111533163767660790

May 5, 2005

SURVEY ON ACTUAL INSTANCES OF EMPLOYERS TURNING WORKERS WHO COMPLAIN ABOUT WORKPLACE ISSUES TO ICE, AND ICE TAKING ACTION

The Immigrant Legal Resource Center and The Employment Law Center in San Francisco are very interested in learning of cases in which California employees who have asserted some labor or employment right have been turned over to the Immigration and Customs Enforcement (ICE) Bureau by their employers in retaliation. We would construe “asserting a right” broadly, not only to include the actual filing of a civil or administrative complaint against their employer, but also informal complaints within the workplace. It would also include not just “complaints,” but also involvement in organizing activity, voting in favor of a union, testifying in a labor proceeding, or assisting other workers in bringing their own legal claims.

The only limitations on this information would be that it concern persons who have been picked up and/or detained by ICE (the new part of the Department of Homeland Security, not the old INS) in Kern County or any other California County that is north of Kern County (that is, the entire Central Valley, Bay Area, Northern California, etc).

We’re collecting this information as part of an effort to advocate for ICE to decrease its enforcement activities against employees who are turned into ICE in retaliation for asserting some labor or employment right. Additionally, for those employees who are detained, we will try to advocate for ICE to develop means through which complaining workers will not be inevitably subjected to immediate deportation because of an employer’s retaliatory tip to ICE but, instead, will have available some immigration benefit (such as deferred action for the pendency of their legal claims) that could serve to dampen immigrant workers’ fears of summary deportation in the event they invoke legal protections for unlawful workplace treatment. In this regard, compiling substantial numbers of incidents of retaliatory employer reporting would be very important in order to demonstrate the widespread nature of the problem.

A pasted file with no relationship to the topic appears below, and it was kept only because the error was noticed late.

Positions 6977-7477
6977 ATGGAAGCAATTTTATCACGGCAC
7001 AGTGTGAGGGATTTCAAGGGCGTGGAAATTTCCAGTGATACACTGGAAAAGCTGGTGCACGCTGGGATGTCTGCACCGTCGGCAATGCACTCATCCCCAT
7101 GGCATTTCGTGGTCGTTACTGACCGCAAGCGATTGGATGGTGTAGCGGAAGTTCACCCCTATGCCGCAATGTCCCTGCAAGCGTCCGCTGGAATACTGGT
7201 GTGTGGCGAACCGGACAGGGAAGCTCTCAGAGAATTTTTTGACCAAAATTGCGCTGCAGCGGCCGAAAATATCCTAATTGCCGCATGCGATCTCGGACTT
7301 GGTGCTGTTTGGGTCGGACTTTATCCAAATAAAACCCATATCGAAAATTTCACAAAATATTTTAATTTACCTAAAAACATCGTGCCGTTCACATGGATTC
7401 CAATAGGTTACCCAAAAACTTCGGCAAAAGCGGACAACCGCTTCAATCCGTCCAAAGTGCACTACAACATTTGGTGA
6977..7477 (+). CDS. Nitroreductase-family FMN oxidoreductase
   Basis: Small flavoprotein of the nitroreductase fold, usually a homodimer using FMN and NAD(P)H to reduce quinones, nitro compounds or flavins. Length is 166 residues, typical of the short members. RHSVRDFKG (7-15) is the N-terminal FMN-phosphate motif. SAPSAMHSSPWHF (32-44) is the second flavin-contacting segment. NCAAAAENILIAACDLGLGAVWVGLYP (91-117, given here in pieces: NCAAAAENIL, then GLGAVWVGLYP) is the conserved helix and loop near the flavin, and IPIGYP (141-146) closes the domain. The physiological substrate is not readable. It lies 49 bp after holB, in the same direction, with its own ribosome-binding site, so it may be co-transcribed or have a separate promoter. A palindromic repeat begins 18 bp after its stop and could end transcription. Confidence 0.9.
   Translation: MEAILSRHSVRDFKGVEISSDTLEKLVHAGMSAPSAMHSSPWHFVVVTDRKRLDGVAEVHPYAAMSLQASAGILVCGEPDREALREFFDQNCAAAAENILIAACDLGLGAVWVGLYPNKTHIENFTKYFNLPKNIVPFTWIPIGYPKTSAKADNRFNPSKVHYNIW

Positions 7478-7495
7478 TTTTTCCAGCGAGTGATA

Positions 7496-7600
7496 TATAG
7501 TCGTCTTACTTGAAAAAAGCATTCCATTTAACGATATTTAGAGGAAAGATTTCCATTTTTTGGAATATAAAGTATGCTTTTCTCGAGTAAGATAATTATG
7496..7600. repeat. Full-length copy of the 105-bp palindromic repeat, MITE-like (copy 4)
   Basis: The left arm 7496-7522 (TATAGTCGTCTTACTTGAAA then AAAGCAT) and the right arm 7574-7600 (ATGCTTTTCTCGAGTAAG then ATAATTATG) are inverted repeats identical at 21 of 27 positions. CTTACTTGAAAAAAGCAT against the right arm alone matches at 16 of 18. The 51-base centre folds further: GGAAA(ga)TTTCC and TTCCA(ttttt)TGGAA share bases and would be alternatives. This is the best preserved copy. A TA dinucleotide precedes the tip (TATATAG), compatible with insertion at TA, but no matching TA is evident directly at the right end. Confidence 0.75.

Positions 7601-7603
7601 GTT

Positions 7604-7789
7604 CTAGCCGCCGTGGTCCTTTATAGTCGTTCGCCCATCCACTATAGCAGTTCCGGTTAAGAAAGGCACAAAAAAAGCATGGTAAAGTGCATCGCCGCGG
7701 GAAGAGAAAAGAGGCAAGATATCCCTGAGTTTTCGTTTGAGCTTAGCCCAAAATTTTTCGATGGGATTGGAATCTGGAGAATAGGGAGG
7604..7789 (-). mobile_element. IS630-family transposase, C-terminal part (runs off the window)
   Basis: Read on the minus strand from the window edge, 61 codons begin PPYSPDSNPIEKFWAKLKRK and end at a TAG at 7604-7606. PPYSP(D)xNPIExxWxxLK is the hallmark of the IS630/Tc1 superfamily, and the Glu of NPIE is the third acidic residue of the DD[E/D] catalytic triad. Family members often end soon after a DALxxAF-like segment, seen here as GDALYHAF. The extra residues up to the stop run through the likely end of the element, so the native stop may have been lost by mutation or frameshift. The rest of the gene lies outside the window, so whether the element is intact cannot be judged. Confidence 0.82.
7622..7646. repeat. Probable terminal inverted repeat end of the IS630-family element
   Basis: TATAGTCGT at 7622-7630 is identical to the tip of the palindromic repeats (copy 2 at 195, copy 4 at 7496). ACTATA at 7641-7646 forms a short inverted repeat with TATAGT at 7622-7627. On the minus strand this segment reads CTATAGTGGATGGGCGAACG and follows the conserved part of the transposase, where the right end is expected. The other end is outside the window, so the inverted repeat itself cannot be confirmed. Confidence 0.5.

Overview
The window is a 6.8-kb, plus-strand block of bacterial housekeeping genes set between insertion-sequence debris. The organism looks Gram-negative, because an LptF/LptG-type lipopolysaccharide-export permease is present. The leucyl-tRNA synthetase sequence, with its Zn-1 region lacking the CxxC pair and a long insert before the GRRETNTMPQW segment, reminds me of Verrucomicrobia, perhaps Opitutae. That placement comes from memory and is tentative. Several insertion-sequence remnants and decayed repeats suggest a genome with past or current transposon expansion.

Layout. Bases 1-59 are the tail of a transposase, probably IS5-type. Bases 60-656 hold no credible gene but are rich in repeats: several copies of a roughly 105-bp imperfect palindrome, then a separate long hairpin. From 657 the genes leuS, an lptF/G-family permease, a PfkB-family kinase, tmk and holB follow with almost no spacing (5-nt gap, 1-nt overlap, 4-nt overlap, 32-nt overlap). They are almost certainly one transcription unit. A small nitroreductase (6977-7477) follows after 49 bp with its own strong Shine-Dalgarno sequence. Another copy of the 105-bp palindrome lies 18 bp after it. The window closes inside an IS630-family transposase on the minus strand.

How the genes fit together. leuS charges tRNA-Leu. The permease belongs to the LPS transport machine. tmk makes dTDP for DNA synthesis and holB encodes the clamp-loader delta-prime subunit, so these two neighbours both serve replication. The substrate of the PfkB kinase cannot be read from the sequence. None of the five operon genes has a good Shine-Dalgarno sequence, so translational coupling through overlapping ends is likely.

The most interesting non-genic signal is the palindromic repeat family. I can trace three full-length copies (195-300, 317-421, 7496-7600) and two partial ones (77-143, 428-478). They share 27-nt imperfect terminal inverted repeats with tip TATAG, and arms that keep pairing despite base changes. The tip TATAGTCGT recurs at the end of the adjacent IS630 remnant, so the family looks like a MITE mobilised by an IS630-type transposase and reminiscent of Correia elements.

Please contact ILRC’s Legal Director, Eric Cohen (ecohen@ilrc.org), if you have information of this kind that you would be willing to share with us in this effort. Thanks very much!

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